Decolonial Theology in the North Atlantic World

Decolonial Theology in the North Atlantic World AbstractThis essay develops a response to the historical situation of the North Atlantic world in general and the United States in particular through theological reflection. It offers an overview of some decolonial perspectives with which theologians can engage, and argues for a general perspective for a decolonial theology as a possible response to modern/colonial structures and relations of power, particularly in the United States. Decolonial theory holds together a set of critical perspectives that seek the end of the modern/colonial world-system and not merely a democratization of its benefits. A decolonial theology, it is argued, critiques how the confinement of knowledge to European traditions has closed possibilities for understanding historical encounters with divinity, and thus possibilities of critical reflection. A decolonial theology reflects critically on a historical situation in light of faith in a divine reality, the understanding of which is liberated from the monopoly of modern/colonial ways of knowing, in order to catalyze social transformation. http://www.deepdyve.com/assets/images/DeepDyve-Logo-lg.png Theology Brill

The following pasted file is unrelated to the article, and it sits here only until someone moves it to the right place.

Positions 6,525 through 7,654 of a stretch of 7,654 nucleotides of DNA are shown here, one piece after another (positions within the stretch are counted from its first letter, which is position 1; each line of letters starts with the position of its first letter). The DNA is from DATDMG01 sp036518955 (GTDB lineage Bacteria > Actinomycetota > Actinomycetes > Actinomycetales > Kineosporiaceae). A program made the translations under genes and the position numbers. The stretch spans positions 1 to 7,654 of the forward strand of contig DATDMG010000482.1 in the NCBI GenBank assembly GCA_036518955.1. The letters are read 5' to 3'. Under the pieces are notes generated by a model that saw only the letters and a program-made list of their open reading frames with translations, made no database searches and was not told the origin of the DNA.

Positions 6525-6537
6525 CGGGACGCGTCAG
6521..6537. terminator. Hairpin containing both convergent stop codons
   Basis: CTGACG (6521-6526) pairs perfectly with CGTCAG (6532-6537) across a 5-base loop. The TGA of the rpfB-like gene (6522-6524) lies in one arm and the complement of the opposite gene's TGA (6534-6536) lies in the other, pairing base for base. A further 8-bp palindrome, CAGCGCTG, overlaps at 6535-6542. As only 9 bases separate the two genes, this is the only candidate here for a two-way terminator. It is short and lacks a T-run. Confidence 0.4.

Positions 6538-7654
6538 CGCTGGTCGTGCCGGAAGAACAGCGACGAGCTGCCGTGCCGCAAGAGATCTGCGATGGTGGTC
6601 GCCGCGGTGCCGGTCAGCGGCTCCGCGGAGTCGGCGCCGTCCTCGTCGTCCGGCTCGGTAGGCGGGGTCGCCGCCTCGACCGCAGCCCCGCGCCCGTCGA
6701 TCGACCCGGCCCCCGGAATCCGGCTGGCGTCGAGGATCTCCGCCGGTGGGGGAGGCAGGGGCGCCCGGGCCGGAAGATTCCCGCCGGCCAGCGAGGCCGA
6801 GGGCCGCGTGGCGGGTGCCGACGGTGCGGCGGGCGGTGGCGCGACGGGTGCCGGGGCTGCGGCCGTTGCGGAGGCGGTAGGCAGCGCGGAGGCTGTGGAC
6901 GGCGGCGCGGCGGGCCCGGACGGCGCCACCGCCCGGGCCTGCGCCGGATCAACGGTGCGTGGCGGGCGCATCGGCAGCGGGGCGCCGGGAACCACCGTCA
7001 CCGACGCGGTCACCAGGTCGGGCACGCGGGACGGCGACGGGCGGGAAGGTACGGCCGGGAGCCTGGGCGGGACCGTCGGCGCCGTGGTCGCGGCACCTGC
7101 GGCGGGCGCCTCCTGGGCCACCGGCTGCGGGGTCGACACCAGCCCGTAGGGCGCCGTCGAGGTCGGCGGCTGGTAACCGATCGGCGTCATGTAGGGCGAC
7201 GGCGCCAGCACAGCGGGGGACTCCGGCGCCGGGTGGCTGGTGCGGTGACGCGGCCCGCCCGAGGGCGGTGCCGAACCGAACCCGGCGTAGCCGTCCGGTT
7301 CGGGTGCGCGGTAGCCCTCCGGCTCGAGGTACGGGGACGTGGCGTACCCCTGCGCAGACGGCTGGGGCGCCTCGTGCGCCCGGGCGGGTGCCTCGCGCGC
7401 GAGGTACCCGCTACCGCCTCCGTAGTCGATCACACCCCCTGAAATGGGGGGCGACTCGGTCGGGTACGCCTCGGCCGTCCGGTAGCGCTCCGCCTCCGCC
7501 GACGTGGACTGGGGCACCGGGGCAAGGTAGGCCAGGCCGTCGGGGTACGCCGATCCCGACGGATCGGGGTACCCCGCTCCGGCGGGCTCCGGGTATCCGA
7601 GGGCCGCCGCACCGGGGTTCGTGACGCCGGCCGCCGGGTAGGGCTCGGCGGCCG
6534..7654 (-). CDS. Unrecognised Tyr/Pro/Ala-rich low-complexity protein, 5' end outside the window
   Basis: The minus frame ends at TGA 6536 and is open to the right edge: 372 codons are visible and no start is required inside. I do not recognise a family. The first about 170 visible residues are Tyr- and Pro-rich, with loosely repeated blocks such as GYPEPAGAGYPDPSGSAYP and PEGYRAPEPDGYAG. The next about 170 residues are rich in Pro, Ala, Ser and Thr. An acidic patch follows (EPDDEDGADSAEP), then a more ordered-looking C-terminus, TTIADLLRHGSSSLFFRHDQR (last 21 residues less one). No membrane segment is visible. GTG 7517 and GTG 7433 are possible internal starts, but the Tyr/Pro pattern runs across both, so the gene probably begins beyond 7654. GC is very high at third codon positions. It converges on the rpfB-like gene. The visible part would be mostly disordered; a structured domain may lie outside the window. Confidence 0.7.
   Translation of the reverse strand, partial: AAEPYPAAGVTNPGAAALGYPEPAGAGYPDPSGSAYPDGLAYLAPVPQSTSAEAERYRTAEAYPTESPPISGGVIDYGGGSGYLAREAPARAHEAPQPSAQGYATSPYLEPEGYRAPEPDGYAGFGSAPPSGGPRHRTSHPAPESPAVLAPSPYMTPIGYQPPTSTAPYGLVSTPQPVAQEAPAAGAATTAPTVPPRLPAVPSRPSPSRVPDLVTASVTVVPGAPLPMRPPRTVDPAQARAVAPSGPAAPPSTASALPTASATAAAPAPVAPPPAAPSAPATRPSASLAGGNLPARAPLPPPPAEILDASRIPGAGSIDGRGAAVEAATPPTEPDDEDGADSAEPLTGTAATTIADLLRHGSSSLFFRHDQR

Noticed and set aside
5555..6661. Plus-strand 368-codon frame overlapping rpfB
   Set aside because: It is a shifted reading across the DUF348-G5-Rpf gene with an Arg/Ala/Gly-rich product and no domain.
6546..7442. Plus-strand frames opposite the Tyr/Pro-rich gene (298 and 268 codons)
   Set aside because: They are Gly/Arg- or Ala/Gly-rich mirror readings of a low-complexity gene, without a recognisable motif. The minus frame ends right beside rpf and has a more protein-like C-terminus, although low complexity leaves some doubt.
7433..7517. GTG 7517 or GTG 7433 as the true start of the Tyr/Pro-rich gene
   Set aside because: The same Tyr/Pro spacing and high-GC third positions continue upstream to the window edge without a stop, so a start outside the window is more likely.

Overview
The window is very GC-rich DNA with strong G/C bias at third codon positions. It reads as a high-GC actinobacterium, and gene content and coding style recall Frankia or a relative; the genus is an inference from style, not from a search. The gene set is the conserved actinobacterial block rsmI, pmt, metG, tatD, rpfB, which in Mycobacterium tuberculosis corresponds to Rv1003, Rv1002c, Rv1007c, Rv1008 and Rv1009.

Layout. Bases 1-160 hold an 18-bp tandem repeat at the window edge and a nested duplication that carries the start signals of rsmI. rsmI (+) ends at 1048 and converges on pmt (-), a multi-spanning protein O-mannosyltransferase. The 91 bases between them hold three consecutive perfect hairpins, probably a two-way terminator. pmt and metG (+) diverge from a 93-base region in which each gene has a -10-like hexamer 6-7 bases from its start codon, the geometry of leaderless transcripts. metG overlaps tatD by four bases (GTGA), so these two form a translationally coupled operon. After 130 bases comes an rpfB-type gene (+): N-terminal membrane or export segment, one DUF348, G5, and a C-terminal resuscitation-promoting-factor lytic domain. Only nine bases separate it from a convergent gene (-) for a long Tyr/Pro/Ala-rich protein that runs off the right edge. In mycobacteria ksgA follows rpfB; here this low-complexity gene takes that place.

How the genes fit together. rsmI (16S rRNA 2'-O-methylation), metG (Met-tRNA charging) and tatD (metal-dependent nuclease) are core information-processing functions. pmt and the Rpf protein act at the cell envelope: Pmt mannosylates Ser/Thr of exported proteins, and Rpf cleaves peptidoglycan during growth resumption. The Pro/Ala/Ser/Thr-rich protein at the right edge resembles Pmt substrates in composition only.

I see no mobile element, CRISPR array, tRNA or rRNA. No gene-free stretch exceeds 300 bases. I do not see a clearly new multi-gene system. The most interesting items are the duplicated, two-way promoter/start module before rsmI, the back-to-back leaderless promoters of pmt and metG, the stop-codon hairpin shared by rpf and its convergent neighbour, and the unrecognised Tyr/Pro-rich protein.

Decolonial Theology in the North Atlantic World

Theology, Volume 3 (3): 88 – Jan 1, 1

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Publisher
Brill
Copyright
Copyright © Koninklijke Brill NV, Leiden, The Netherlands
ISSN
2468-3485
DOI
10.1163/24683493-12340007
Publisher site
See Article on Publisher Site

Abstract

AbstractThis essay develops a response to the historical situation of the North Atlantic world in general and the United States in particular through theological reflection. It offers an overview of some decolonial perspectives with which theologians can engage, and argues for a general perspective for a decolonial theology as a possible response to modern/colonial structures and relations of power, particularly in the United States. Decolonial theory holds together a set of critical perspectives that seek the end of the modern/colonial world-system and not merely a democratization of its benefits. A decolonial theology, it is argued, critiques how the confinement of knowledge to European traditions has closed possibilities for understanding historical encounters with divinity, and thus possibilities of critical reflection. A decolonial theology reflects critically on a historical situation in light of faith in a divine reality, the understanding of which is liberated from the monopoly of modern/colonial ways of knowing, in order to catalyze social transformation.

Journal

TheologyBrill

Published: Jan 1, 1

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